What details foreshadow the conclusion in the story of "A Rose For Emily"?

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bullgatortail | High School Teacher | (Level 1) Distinguished Educator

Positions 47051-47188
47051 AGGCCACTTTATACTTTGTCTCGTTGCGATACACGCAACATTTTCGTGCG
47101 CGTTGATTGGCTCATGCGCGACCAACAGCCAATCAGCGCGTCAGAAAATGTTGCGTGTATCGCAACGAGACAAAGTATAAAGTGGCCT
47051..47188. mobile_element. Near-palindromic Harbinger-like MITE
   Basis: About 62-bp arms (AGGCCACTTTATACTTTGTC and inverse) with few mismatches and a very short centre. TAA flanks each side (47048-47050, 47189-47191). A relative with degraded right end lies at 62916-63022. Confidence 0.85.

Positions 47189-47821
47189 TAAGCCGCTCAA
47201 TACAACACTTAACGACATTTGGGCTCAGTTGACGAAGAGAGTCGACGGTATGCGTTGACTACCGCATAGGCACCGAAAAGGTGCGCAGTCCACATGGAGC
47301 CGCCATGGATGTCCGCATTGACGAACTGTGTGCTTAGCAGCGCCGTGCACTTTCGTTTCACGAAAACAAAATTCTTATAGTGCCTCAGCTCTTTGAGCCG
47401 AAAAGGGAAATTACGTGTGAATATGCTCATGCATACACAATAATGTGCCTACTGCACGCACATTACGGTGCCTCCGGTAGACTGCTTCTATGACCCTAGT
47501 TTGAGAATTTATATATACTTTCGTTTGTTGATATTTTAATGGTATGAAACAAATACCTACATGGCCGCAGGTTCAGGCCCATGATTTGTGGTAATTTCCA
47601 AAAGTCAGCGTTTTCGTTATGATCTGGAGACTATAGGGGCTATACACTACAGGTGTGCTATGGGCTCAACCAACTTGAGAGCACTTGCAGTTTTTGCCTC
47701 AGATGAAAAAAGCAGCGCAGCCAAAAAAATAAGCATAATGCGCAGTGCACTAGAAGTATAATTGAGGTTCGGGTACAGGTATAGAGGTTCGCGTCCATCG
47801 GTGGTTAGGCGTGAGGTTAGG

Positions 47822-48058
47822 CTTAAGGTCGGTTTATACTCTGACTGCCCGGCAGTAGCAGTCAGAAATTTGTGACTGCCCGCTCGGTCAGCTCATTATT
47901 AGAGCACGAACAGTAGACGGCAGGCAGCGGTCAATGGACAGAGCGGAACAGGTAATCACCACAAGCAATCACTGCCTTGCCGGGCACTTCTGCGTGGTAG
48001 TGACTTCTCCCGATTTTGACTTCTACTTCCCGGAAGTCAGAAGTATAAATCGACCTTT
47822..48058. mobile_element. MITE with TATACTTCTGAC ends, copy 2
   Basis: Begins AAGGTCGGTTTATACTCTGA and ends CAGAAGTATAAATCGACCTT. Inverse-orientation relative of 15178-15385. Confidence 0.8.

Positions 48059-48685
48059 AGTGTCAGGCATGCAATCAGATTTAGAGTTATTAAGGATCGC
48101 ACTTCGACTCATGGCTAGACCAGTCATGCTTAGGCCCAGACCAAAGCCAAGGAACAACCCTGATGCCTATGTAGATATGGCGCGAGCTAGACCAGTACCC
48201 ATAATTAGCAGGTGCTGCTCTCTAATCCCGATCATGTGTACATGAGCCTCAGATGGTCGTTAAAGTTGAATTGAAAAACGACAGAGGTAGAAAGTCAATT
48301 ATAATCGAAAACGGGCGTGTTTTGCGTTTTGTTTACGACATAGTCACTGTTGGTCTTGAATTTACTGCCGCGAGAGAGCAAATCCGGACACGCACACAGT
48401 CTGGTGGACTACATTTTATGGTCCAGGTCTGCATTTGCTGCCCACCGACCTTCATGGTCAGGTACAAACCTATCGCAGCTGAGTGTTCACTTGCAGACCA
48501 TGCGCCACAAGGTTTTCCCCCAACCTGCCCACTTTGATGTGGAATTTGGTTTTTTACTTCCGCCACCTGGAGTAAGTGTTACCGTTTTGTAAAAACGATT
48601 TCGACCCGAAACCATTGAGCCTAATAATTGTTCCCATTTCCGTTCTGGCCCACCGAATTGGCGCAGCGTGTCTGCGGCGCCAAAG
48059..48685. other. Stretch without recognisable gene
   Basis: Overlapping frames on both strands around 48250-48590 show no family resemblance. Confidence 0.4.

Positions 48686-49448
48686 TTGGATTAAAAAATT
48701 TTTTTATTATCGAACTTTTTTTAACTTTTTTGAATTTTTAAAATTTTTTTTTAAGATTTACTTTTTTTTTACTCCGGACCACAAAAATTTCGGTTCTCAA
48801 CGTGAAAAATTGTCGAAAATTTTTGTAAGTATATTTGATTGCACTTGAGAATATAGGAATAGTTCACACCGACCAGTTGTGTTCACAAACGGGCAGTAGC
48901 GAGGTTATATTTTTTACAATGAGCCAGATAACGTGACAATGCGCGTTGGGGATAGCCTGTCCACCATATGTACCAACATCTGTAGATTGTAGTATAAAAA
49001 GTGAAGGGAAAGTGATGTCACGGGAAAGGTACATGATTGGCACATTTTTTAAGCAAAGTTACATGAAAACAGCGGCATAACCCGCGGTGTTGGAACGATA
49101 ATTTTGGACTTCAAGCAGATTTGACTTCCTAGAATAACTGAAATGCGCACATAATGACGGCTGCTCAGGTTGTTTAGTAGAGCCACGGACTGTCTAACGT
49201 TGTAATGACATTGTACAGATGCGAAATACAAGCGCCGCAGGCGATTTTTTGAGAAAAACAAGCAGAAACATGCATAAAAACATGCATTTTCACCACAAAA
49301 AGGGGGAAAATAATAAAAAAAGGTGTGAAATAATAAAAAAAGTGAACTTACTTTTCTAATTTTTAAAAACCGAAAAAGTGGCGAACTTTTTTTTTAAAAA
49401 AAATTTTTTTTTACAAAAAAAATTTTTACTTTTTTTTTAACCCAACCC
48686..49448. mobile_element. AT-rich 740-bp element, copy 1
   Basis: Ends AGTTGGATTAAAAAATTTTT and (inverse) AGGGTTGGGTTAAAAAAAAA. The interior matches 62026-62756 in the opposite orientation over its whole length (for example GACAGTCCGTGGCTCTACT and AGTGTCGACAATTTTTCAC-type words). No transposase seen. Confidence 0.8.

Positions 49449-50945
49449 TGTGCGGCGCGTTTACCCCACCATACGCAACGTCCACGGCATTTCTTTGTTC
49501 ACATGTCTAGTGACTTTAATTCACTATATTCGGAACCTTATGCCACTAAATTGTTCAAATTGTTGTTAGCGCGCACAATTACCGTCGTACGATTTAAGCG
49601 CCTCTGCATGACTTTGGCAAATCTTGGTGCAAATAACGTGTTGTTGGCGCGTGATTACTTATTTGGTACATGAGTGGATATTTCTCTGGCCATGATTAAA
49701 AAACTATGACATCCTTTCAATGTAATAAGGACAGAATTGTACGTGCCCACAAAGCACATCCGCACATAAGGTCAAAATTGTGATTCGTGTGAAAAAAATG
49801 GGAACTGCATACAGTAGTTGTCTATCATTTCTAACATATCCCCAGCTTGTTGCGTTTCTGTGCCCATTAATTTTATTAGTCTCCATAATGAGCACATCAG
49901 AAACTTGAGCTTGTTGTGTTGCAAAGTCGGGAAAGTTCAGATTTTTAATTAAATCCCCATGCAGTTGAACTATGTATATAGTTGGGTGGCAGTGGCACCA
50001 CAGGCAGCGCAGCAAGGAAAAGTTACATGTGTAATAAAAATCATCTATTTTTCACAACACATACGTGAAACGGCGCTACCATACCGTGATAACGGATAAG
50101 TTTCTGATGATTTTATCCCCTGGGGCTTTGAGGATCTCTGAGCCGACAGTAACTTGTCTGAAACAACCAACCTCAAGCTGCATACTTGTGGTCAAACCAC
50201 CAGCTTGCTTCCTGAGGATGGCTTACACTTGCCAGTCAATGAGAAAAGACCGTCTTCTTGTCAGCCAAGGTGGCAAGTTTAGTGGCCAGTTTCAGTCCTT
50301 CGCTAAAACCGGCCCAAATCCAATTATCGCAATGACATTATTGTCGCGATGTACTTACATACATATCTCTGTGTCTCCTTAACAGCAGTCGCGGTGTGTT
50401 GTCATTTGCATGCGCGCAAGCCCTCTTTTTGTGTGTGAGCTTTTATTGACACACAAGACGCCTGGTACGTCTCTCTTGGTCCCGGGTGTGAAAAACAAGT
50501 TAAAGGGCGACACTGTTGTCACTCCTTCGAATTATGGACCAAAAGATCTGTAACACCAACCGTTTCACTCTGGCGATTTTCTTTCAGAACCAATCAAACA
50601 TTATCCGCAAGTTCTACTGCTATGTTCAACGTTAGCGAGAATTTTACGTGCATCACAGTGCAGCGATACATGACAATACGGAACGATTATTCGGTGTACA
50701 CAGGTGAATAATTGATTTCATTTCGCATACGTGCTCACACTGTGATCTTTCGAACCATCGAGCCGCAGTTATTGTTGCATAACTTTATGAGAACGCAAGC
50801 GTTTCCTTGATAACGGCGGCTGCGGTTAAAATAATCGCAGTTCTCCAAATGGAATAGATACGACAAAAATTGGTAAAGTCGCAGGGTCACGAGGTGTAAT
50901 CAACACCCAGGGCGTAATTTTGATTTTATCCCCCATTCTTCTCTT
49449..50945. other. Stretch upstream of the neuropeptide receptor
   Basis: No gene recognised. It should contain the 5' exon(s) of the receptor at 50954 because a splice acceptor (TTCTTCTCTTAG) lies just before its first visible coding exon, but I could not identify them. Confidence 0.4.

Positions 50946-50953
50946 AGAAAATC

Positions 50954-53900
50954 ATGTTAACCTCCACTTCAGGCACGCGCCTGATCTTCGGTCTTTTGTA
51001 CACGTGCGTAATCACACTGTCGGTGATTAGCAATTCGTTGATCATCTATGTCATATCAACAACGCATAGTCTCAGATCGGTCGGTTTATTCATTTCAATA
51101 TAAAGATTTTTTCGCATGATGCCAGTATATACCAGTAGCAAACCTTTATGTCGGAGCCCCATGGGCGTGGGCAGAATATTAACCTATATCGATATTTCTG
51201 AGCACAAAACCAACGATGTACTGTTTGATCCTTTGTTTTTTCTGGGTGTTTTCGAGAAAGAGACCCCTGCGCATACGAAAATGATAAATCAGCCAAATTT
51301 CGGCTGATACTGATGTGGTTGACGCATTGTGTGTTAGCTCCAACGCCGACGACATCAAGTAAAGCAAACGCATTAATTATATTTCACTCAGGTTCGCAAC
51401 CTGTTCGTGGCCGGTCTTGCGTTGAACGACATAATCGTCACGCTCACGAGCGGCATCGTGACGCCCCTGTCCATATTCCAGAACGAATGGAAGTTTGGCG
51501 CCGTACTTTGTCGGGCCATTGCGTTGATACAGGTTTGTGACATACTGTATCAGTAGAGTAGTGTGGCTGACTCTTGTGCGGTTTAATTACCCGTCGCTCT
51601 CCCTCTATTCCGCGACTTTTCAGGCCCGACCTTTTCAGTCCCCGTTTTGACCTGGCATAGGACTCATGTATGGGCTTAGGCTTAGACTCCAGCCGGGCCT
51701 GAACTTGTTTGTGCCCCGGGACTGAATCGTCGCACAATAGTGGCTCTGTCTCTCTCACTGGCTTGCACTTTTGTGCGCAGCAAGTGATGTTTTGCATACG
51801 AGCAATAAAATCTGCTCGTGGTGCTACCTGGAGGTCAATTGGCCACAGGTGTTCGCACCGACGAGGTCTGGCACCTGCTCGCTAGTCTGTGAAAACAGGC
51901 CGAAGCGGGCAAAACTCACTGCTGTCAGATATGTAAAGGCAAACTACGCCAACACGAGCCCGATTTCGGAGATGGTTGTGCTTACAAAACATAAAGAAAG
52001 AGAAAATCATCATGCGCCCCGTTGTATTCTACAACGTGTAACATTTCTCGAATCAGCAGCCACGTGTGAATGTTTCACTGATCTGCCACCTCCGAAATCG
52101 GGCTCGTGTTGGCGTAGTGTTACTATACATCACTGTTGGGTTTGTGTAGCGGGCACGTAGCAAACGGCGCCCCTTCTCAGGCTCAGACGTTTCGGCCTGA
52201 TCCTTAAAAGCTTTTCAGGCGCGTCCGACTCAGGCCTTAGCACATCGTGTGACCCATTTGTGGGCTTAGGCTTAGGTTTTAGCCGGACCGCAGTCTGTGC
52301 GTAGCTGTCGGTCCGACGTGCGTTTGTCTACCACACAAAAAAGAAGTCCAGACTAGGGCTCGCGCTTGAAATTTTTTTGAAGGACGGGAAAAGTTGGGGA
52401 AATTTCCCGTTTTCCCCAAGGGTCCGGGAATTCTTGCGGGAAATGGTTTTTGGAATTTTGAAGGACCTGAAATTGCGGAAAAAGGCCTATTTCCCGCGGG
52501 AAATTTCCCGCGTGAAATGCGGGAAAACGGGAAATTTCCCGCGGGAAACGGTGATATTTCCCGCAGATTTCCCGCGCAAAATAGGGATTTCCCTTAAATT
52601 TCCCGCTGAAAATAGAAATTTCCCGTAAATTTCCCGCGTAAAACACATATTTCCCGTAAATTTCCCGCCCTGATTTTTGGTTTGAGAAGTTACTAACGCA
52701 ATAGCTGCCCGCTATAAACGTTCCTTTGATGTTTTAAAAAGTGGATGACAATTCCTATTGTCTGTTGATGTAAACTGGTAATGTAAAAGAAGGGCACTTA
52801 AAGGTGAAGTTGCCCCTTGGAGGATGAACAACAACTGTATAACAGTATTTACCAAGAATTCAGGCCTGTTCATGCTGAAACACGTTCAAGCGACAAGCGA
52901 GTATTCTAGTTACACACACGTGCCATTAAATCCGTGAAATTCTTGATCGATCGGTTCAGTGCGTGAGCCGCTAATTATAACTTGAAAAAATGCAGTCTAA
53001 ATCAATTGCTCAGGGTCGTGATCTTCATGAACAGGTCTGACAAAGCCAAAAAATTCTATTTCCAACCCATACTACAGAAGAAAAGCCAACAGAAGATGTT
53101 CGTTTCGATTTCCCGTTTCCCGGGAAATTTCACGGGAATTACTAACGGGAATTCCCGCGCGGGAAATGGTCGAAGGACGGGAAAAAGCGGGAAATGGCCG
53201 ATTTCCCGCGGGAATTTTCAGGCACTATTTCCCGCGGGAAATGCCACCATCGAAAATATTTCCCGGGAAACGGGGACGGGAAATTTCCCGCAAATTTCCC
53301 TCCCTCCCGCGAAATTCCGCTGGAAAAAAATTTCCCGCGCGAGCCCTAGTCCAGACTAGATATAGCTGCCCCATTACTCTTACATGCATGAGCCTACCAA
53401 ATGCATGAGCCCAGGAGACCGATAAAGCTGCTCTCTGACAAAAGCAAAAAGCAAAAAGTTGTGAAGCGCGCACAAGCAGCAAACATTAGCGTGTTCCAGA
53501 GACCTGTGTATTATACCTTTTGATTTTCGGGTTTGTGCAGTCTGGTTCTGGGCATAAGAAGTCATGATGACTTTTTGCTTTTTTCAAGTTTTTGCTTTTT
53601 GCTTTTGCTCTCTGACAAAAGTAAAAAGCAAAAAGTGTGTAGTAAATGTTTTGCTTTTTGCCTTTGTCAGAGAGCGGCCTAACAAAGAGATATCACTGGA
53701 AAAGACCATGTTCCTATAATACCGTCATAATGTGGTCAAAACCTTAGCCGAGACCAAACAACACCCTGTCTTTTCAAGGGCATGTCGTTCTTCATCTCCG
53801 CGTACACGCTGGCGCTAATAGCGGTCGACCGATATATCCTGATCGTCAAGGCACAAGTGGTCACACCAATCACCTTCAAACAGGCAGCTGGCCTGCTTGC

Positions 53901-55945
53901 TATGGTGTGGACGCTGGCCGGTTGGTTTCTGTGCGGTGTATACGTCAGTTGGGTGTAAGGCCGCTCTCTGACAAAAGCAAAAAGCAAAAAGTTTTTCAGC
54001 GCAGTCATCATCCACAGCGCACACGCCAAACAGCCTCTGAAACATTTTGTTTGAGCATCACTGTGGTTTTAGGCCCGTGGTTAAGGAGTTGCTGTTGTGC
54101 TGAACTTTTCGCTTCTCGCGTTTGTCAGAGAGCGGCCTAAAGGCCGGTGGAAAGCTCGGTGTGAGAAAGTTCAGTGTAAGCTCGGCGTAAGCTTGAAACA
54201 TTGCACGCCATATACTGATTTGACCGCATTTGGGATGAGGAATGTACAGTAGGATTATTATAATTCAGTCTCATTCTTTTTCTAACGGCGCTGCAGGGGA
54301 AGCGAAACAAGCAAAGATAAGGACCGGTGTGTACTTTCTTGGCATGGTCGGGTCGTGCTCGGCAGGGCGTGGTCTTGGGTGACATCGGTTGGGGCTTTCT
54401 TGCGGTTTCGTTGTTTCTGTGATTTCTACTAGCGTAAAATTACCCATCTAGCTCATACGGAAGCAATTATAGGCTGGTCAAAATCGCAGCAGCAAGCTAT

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Author William Faulkner foreshadows much of the events that occur in "A Rose for Emily," particularly through the use of flashbacks. He begins in the first paragraph when, in mentioning Emily's funeral, he shows the women of Jefferson's "curiosity to see the inside of her house." The curiosity that Faulkner introduces about "the smell" pervades throughout the story. The stench that surrounds the property is much too strong to be a dead rat, but the townspeople (and the reader) can not be expected to assume the true cause. Emily's refusal to allow her father's body to be removed from the house for three days following his death foreshadows the presence of Homer's own body in the bedroom. Another strong example of foreshadowing appears when Emily purchases arsenic--strong enough to "kill anything up to an elephant"--to kill rats (or, in this case, the rat, Homer, who spurns her wedding advances). The fact that Homer is seen entering Emily's house but never leaving is another example.

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